fruitkakechevy: (joshSMASH)
I bought a marvelous book about live-culture foods called "Wild Fermentation", and was inspired to bubble and brew all kinds of things. Check it out, it's wonderful and empowering. My favourite part of the book is when Sandor Katz states that one's own tastebuds are the best judge if something is bad for you or not - if it tastes bad, don't eat it. Botulism is avoided through fermentation - only very specific things can live in a ferment and have the fermented item still taste good. He's got chapters on bread, alcohol, vegetables, beans, dairy, and vinegar. All seem doable, though perhaps I'll give the Andean Chewed Corn Beer (uses saliva to break down the corn and start the process) a miss.

My first experiment was lacto-fermented pickles, which I have not yet decided what to do with. I didn't pack them quite tightly enough for everything to stay below the liquid level. Consequently, the tips of my pickles are covered in a multicoloured gently fuzzy mold. According to all the non-alarmist non-FoodSafe non-bleach-everything-six-times-before-you-eat-it sources that I've read, the stuff below the waterline should be fine as long as I cut the moldy parts off, but I haven't been able to bring myself to do it yet. If anyone wants to come over and try some with me, you're welcome.. perhaps together we'll be able to screw up our courage!

My second experiment is sauerkraut. I love, love, love sauerkraut, but I rarely eat it because I mostly love it on reuben sandwiches and smokies, neither of which I've been able to bring myself to eat for years (due to both processed meat=ew and the ethics of meat). I have a lonely jar of sauerkraut languishing in the back of my fridge that is slowly drying out - I'm hesitant to eat it because it's so old, but I can't bring myself to buy more because I eat it so rarely. After reading the book, though, which waxes rhapsodic about the joys of sauerkraut, I resolved to make myself some REAL sauerkraut and eat it with gusto and frequency. I've cut up some cabbage, apples, and carrots, and salted them, and am currently waiting for my rock to boil so I can use it to fit in the top of my Traditional Kimchi Pot (purchased today at Large Korean Grocery, to the delight of the staff) and squish down the veggies in the self-created salty brine. I borrowed a grubby rubbermaid tub from my parents so that I can sequester the resulting brew far, far away from the house (I learned in "100 Mile Diet" that fermenting sauerkraut produces a reek like none other), and I have high hopes that deliciousness will result in a few weeks.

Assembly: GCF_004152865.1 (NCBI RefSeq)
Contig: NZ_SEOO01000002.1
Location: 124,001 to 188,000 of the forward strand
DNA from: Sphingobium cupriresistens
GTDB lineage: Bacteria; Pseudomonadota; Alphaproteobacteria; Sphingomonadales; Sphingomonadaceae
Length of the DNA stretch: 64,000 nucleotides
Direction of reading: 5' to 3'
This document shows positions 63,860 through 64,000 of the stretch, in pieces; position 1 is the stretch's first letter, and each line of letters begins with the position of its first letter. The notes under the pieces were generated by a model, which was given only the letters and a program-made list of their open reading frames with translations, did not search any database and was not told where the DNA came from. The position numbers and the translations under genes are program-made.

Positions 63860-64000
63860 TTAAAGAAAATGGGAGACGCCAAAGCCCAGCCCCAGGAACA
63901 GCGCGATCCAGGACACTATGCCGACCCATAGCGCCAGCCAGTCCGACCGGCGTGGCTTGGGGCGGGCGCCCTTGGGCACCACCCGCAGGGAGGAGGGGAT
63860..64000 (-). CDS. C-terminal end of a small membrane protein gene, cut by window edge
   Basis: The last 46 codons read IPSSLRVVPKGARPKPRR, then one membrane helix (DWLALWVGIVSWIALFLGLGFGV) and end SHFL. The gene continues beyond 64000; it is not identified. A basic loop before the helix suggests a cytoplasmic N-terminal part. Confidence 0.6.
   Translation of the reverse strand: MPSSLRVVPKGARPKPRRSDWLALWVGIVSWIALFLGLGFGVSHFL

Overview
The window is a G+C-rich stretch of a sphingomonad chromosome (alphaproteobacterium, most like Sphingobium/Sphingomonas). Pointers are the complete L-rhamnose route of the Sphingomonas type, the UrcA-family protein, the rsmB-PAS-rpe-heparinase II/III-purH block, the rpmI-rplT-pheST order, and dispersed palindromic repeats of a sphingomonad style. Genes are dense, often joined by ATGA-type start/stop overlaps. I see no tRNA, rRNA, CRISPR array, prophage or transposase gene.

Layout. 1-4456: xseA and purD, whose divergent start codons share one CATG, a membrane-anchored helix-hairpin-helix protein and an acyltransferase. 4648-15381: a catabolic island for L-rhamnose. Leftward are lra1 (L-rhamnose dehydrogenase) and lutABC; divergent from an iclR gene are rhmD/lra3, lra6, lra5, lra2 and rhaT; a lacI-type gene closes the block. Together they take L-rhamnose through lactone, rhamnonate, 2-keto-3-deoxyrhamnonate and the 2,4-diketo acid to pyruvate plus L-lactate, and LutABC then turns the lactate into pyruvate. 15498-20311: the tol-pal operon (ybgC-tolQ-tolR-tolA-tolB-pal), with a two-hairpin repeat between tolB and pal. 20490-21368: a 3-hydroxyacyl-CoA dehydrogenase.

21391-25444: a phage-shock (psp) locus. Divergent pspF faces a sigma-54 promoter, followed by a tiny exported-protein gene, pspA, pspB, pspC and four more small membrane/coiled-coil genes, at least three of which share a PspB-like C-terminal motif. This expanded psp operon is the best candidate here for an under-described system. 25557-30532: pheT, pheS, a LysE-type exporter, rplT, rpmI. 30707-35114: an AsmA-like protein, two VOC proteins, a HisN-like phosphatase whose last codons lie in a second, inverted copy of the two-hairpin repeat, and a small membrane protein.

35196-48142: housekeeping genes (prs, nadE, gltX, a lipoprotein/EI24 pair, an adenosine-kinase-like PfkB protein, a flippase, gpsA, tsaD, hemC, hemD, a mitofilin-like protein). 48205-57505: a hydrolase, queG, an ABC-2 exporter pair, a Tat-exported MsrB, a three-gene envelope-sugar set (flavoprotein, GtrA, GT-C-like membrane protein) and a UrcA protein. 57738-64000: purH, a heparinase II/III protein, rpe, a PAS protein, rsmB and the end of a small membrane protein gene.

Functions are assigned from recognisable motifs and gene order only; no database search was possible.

I hope to try my brother's Caribbean-style fermented ginger beer - another recipe from the same book. He's currently waiting for his "ginger-bug" (water, sugar, grated ginger) to actively ferment. After that, you add it to a larger amount of water/ginger/sugar, add some stuff (lemon juice), and bottle it in those rubber-gasket beer bottles that some companies use. After it ferments for a few weeks, it'll be carbonated but not alcoholic.

Have you ever done a crazy food experiment? How did it turn out?


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January 2011

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